Health Council of Canada calls for immediate action to curb the epidemic of chronic health conditions

    RICHMOND, BC, Dec. 13 /CNW/ - Canada must strengthen efforts to prevent
chronic health conditions and support patients as active partners in their own
care, says the Health Council of Canada, adding that if governments act now,
they can curb the growing epidemic of chronic conditions such as heart
disease, diabetes, and cancer.
    Although Canadians are quite healthy by international standards, survey
analysis by the Health Council ranks Canada last in timely access to
high-quality primary health care compared to other countries. For example,
30 per cent of Canadians with a chronic health condition waited six or more
days for an appointment the last time they were sick or needed medical
attention. In New Zealand and the Netherlands, less than six per cent of
adults waited that long.
    "With more than nine million Canadians with chronic health conditions,
governments must use their full range of influence to keep people healthy, and
Canadians should demand better quality care from our health care system," said
Dr. Ian Bowmer, vice-chair of the Health Council of Canada.
    Today, the Health Council of Canada released Why Health Care Renewal
Matters: Learning from Canadians with Chronic Health Conditions at the Garratt
Wellness Centre in Richmond, BC. The report examines whether Canada's health
care system is meeting the needs of people with chronic health conditions and
how changes to care can improve their health.
    The Garratt Wellness Centre illustrates the work being done through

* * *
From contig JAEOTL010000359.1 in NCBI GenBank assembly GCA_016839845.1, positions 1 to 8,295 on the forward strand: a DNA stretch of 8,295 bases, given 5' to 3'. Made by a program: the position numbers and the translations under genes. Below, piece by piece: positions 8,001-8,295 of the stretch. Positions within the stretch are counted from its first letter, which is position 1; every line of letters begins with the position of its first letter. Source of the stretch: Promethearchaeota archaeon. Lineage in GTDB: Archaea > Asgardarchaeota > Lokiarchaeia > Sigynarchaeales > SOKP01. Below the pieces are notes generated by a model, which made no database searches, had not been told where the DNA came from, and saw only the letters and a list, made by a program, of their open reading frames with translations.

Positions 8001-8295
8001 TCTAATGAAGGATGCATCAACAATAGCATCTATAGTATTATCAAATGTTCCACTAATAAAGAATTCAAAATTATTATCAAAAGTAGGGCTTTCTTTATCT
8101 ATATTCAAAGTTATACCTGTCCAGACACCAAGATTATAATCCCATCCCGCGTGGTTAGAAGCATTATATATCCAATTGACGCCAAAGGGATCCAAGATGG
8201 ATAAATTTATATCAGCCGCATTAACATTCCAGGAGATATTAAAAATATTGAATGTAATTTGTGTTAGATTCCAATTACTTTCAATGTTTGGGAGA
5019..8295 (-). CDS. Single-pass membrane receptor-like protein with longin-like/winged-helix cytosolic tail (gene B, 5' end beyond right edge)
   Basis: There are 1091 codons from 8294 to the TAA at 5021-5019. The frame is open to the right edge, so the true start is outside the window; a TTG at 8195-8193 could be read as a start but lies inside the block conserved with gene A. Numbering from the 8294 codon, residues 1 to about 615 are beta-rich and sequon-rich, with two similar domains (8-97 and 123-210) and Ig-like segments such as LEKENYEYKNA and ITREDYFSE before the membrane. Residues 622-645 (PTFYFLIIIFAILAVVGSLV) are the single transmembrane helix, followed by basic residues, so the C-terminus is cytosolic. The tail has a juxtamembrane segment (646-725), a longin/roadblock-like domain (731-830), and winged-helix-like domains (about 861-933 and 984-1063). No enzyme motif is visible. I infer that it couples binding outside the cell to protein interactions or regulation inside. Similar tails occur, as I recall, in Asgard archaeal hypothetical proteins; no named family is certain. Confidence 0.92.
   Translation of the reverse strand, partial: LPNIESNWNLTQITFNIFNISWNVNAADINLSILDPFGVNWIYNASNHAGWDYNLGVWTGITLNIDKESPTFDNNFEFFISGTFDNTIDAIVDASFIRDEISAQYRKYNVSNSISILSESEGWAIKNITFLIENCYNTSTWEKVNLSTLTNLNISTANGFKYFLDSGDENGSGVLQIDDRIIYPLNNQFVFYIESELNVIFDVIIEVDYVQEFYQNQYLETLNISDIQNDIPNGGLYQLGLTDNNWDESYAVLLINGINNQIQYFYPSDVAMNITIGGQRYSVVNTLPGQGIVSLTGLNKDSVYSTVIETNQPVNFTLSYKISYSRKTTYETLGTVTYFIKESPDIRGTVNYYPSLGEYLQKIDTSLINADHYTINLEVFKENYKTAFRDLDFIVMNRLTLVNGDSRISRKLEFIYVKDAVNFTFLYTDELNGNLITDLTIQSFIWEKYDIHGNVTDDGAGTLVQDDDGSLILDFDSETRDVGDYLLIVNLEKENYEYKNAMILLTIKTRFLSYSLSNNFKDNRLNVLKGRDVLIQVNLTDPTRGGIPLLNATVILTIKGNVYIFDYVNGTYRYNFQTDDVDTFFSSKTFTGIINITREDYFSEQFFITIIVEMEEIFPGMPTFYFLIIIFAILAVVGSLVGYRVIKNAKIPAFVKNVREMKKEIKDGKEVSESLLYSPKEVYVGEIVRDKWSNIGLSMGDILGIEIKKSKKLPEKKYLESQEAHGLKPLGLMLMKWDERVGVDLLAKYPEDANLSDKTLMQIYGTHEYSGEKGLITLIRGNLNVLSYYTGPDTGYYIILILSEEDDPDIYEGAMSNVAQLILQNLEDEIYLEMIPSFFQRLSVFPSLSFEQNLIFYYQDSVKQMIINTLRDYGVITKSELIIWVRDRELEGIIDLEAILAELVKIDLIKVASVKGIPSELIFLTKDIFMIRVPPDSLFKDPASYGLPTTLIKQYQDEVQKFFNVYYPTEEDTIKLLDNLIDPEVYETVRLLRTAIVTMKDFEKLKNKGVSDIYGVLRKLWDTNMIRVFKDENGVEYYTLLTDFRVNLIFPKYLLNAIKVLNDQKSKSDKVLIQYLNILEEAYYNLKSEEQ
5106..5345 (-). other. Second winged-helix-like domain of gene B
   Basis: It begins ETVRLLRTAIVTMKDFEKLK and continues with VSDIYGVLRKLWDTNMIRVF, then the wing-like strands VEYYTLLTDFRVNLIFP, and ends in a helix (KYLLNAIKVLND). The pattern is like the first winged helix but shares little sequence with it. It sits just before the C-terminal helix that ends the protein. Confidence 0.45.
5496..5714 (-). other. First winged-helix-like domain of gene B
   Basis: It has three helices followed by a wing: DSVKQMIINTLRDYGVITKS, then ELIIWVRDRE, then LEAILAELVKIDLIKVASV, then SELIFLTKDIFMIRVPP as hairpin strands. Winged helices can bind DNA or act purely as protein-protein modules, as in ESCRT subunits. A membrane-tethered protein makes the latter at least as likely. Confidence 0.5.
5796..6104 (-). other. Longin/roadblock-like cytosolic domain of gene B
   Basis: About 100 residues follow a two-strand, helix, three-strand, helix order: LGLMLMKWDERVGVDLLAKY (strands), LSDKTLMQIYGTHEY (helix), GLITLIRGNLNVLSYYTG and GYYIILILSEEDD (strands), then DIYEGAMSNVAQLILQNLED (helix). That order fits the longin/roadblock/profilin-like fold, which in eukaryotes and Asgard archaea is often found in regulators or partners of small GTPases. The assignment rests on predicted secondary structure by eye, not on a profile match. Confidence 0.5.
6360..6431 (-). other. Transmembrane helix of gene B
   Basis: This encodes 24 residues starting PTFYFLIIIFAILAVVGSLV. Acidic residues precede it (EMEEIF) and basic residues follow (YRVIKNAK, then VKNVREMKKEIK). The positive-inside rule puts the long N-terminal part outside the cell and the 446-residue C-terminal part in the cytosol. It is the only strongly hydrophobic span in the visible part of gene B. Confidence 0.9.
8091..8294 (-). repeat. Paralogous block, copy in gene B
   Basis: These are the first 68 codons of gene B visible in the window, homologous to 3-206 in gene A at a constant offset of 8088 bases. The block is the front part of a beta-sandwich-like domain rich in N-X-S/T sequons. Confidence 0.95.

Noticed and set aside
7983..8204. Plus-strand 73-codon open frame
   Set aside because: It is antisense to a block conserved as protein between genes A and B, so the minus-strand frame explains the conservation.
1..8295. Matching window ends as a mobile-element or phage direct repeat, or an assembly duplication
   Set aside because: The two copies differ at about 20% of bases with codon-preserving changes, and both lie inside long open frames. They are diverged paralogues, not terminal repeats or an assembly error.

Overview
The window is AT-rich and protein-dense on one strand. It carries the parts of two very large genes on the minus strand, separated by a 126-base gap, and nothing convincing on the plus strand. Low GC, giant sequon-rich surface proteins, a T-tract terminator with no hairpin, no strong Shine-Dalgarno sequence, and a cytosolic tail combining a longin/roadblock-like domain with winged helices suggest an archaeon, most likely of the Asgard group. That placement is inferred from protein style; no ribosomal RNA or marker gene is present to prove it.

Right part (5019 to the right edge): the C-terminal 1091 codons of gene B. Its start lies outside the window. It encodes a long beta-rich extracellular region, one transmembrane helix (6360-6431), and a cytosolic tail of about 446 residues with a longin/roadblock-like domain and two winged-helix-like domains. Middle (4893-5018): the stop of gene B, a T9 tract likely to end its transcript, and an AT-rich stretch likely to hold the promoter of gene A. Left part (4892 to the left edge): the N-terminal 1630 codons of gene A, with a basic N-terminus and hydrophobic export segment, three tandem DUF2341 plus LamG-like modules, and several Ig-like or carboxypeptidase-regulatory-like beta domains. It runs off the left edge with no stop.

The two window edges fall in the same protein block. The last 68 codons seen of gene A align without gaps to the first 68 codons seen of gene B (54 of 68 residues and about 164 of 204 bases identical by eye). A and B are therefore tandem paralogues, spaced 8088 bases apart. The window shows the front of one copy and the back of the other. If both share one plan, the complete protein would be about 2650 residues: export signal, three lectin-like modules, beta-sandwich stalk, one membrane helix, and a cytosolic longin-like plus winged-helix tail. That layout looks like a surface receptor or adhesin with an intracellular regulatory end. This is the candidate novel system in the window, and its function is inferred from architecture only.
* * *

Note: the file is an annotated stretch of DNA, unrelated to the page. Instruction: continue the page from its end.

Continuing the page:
ActNow BC, an all-of-government approach which requires all departments to
promote healthy living to reduce the prevalence of common risk factors for
chronic conditions. "Health promotion, and most importantly, the prevention of
chronic illnesses are keys to addressing the growing demands which our health
care system faces," said Gordon Hogg, Minister of State for ActNow BC. "Our
government, with its holistic approach to health care, is addressing the
health of British Columbians by encouraging healthy eating, increased physical
activity, and the reduction of tobacco usage."
    A handful of risk factors such as inactivity, poor eating habits, and
smoking feed the current epidemic of chronic conditions. With the right kind
of support, people can reverse their risks and manage complications. A recent
Canadian study concluded that if everyone lowered salt consumption by less
than one teaspoon a day, cases of high blood pressure would decrease by
30 per cent, saving at least $430 million in physician, laboratory, and
medication costs per year.
    The Health Council's report includes results from the first national
survey that asks Canadians with chronic health conditions about their
experiences with care, as well as an international survey of patients in seven
countries.(*) These surveys focused on seven chronic conditions: arthritis,
cancer, diabetes, high blood pressure, heart disease, certain lung diseases,
and mood disorders. The Health Council focused on the growing prevalence of
chronic conditions because they have a profound impact on the health and
well-being of millions of Canadians.
    Although most Canadians have a family doctor, this report raises
questions about the current quality of chronic care, particularly the gaps in
helping patients manage their conditions and reduce the risk of complications.
Team care is expected to have an impact on the health of people with chronic
conditions and improve access to care. The Health Council found 33 per cent of